COPENHAGEN May 6 The Danish government on
Wednesday proposed getting rid of the obligation for selected
retailers to accept payment in cash, moving the country closer
to a "cashless" economy.
Nearly a third of the Danish population uses MobilePay, a
smartphone application for transferring money to other phones
and shops, and Sweden, Denmark and Finland lead in credit card
payments per inhabitants in the European Union.
The government said as of next year, businesses such as
clothing retailers, gas stations and restaurants should no
longer be legally-bound to accept cash.
The proposal is part of a pre-election package of economic
growth measures aimed at reducing costs and increasing
productivity for businesses. It would need to be approved by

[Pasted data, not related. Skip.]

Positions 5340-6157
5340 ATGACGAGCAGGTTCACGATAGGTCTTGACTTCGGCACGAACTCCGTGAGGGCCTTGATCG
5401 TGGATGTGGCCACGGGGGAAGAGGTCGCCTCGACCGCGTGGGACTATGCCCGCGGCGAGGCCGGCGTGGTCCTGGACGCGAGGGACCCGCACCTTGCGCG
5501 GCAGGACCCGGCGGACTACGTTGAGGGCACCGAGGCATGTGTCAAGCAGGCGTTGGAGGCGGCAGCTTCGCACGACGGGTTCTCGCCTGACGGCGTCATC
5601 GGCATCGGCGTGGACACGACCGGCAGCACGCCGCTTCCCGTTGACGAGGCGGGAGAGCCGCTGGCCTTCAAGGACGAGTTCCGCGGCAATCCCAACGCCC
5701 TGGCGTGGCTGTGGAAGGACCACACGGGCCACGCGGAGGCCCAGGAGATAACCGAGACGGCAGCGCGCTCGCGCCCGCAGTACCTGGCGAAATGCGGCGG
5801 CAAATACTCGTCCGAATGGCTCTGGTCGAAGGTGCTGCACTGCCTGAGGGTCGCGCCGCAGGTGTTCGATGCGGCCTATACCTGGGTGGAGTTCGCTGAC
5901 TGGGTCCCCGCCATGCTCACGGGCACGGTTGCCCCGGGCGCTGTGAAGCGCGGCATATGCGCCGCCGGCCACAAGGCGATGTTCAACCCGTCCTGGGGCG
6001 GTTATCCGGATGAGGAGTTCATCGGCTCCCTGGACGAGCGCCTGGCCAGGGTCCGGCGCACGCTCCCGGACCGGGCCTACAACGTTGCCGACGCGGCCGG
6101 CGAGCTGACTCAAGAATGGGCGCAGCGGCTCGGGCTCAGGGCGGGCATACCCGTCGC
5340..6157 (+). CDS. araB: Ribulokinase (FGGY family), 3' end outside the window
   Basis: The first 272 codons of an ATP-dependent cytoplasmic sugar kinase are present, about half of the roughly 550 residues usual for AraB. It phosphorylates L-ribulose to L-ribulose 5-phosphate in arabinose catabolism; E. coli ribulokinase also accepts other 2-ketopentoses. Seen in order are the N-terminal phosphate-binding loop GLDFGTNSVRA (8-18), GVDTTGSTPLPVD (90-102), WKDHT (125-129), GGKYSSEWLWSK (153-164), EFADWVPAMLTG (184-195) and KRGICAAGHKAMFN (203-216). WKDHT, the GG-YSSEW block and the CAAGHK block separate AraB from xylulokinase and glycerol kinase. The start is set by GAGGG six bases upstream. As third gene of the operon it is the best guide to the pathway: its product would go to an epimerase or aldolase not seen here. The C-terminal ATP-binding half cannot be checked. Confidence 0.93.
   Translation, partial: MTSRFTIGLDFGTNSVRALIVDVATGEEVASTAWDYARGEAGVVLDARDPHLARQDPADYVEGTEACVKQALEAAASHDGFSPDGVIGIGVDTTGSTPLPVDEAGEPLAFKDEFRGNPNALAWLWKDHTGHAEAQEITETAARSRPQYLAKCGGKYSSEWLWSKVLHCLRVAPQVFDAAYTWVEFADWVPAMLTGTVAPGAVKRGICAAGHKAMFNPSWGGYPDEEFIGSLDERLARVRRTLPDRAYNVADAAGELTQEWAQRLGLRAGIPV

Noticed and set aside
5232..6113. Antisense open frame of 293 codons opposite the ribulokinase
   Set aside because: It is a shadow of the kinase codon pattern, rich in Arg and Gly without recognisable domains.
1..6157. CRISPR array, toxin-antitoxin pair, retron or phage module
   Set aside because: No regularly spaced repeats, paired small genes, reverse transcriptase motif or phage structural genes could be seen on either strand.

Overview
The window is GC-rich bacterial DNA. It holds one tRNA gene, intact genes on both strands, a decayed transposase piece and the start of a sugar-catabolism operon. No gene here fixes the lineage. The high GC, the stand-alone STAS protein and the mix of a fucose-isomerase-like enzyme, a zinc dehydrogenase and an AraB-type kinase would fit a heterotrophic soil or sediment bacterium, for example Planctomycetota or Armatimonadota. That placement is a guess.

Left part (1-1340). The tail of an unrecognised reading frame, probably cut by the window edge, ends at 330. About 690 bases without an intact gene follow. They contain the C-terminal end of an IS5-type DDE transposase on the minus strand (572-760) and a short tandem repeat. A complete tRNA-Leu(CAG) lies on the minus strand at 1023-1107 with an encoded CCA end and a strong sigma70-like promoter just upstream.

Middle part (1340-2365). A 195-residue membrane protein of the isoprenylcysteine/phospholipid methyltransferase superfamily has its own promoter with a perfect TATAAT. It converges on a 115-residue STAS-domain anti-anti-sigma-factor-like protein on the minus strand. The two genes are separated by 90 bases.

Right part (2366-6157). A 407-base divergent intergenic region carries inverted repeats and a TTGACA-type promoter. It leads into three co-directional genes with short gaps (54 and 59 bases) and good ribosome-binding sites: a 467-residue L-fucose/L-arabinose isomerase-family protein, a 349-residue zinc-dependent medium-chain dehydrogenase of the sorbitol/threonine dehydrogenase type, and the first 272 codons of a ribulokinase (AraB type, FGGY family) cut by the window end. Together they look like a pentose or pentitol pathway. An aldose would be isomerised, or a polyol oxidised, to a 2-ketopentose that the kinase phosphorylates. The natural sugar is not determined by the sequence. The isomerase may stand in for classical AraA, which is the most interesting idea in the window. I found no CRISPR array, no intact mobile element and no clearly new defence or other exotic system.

parliament although the timing of a vote is as yet unknown.
The proposal is unlikely to meet much opposition in Denmark,
where it is common to use debit or credit cards for the smallest
of payments, such as a pack of chewing gum at a convenience
Financial institution lobbyist Finansraadet said going
cashless would save shops money on security and time on managing
change from the cash register.
However, there are some fears that a complete move to
electronic payment may increase the risk of fraud. In Sweden,
for example, such cases have doubled in the past decade.
Denmark's biggest bank and owner of MobilePay, Danske Bank
, has taken steps to prevent fraud by linking the app
to NemID, a digital signature linked to the Danish equivalent of
individuals' social security numbers.
Microsoft founder and former CEO Bill Gates is a vocal
supporter of the movement towards cashless societies and argues
it would encourage banks to provide services to the world's
poorest, due to the low marginal costs.
(Reporting By Alexander Tange; Editing by Sabina Zawadzki and